If you’ve accepted MasterCard and Visa payments from consumers within the past nine years, you may have some money coming your way. Notice of a settlement was recently filed in the amount of $7.25 billion with merchants who have accepted MasterCard and Visa payments since 2004.
According to David Cherney, vice president of Digital Financial Group (DFG), a merchant service group in Carson City, Nev., the suit was filed in 2006 and has had more than 50 million pages of documents and 400 witnesses to date.
“Basically [MasterCard/Visa was] violating anti-trust laws, which you would call price fixing,” says Cherney. “I have made my living in the merchant service industry so indirectly Visa and MasterCard put my kids through college … but I have no problem in being candid that what they’re being accused of, I’ve seen it. They wouldn’t be agreeing to a $7 billion settlement if there wasn’t.”
The class action settlement authorized by the U.S. District Court for the Eastern District of New York, represents two separate classes in the settlement. Members qualifying in the first class, “which includes all persons, businesses, and other entities that accepted any Visa or MasterCard cards in the U.S. at any time from January 1, 2004, to November 28, 2012,” according to a notice, will see $6.05 billion given in cash refunds.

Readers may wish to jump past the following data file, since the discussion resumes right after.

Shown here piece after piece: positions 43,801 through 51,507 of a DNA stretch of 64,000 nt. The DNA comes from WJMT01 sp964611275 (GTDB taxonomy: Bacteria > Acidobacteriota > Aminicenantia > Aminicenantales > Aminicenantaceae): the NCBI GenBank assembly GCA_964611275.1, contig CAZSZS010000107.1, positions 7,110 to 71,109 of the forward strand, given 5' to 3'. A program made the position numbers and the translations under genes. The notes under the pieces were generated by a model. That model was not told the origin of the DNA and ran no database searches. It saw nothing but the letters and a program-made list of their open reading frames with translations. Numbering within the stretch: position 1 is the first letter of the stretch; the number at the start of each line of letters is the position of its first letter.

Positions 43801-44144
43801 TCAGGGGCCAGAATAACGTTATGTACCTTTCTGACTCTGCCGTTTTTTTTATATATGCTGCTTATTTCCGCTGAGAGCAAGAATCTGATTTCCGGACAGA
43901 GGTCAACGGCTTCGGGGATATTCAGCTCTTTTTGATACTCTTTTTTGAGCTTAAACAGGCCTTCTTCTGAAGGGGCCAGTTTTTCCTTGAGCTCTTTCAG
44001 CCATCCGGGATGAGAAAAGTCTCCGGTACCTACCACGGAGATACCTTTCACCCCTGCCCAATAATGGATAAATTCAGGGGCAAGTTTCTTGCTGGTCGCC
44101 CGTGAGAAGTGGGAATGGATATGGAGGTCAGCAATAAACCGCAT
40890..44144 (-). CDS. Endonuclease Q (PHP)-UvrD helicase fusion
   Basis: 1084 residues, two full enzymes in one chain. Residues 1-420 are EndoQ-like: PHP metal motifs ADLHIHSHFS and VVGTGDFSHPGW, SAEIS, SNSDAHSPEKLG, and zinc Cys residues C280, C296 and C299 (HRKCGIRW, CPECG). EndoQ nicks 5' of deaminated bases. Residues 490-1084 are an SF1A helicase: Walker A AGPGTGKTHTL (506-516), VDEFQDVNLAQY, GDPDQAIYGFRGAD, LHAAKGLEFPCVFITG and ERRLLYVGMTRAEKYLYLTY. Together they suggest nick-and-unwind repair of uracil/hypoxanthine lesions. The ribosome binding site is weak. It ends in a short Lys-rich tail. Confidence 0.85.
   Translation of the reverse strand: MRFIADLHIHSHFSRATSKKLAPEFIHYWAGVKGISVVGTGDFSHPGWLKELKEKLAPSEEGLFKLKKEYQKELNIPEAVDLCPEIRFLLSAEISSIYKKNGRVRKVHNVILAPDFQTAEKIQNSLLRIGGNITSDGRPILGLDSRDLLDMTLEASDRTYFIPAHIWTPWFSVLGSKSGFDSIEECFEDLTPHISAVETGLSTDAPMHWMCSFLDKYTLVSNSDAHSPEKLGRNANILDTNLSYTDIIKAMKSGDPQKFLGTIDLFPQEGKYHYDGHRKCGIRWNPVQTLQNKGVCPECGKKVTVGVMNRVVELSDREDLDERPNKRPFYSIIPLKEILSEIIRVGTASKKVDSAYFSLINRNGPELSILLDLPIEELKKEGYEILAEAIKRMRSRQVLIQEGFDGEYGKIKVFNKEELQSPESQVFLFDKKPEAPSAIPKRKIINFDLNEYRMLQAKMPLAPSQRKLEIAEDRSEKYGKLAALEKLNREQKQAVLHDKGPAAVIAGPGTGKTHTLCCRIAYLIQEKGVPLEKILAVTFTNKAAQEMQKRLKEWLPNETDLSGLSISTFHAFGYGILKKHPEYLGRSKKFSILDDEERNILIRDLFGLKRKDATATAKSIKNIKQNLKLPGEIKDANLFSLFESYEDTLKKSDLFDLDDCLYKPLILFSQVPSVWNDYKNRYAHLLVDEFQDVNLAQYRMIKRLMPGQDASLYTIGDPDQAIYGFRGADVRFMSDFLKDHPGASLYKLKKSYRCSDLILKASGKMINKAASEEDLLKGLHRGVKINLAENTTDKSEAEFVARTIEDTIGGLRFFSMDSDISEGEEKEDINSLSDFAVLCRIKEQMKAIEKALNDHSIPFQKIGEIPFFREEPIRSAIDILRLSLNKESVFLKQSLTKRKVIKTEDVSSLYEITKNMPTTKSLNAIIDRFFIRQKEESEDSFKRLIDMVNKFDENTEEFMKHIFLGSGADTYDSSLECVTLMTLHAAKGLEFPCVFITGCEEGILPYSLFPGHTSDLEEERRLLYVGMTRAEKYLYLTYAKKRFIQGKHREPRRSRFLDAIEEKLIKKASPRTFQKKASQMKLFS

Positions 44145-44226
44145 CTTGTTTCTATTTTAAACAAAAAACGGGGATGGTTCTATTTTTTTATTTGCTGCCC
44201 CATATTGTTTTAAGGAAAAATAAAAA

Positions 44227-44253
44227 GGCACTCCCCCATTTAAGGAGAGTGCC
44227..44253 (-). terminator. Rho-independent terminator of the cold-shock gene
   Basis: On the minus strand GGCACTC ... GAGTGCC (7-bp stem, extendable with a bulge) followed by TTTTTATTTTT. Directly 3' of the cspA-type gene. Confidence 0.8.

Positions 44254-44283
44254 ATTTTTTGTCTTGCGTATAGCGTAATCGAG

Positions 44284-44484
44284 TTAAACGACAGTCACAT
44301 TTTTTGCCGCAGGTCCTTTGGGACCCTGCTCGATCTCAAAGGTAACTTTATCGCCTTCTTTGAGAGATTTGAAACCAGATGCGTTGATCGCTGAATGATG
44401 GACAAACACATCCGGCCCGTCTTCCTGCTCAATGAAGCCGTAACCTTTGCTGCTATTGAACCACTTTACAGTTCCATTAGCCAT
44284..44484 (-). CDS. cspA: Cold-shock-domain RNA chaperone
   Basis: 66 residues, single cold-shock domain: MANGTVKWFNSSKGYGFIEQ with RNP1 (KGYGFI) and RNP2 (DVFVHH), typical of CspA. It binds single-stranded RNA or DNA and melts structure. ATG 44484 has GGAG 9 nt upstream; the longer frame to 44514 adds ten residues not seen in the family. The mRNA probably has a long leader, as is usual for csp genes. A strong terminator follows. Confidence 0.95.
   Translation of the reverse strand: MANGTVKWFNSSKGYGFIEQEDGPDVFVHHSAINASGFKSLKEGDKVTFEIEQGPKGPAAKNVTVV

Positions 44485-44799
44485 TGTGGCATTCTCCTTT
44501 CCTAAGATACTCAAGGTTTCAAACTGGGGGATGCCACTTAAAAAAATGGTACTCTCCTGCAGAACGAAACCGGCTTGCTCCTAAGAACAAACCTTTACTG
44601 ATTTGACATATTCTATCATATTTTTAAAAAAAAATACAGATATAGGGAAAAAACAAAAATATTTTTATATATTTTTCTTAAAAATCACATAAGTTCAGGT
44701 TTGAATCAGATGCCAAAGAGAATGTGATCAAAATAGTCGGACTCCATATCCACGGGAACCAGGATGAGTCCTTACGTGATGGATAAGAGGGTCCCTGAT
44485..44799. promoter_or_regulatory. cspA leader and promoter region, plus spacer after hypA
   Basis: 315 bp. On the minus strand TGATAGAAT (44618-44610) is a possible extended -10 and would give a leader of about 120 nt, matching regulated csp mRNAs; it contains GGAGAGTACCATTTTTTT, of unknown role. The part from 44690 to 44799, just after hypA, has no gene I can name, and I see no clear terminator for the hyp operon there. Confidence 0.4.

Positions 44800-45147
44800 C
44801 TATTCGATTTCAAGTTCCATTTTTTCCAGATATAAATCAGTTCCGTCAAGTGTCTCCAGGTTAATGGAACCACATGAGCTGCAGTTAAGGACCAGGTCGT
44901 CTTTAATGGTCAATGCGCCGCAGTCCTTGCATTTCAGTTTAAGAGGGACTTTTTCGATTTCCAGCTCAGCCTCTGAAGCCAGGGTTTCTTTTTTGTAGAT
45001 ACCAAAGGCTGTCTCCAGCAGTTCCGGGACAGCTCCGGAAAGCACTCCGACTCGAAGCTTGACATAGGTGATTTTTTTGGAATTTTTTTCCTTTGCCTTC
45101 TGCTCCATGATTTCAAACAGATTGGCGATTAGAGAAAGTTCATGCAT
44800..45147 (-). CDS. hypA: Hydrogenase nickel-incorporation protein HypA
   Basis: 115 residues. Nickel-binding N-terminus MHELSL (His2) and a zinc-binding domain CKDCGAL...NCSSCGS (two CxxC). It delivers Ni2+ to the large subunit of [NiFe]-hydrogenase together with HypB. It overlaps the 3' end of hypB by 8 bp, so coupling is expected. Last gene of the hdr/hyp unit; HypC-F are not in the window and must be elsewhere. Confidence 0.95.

The second class, according to the notice, “which includes all persons, businesses, and entities that as of November 28, 2012, or in the future accept any Visa or MasterCard cards in the U.S.,” will see a ten basis-point reduction in interchange rates for 8 months which is equivalent to a $10 savings for every $10,000 processed.
Cherney says, “An article from the April 22 Green Sheet says industry experts may receive from the first fund anywhere from $400 to $600 for every $100,000 spent” in Visa/MasterCard purchases.
Merchants can determine a rough estimate of the settlement amount they may receive by multiplying the average monthly Visa/MasterCard volume by 12 (the number of months in a year), then multiplying that figure by nine (the number of years eligible in the settlement). Divide that figure by $100,000 then multiply by $400 to see a conservative estimate of the potential amount your company could receive.
A fairness hearing has been scheduled for 10 a.m. September 12, 2013, at the courthouse for the United States District Court for the Eastern District of New York.
“After the hearing, a claim form will be submitted to the court for approval and a claim deadline will then be set … Big box stores are currently contesting the $7.25 billion figure; the final amount, which could increase or decrease, will be finalized at the September hearing,” says Cherney.
“Until this hearing, when the final [amount] is decided, unless you’re going to opt out of the settlement there is nothing you need to do at this point,” he adds. “After the hearing, claim forms will be available.”
Interested merchants can receive more information on the settlement and potential claims by visiting https://www.paymentcardsettlement.com/en.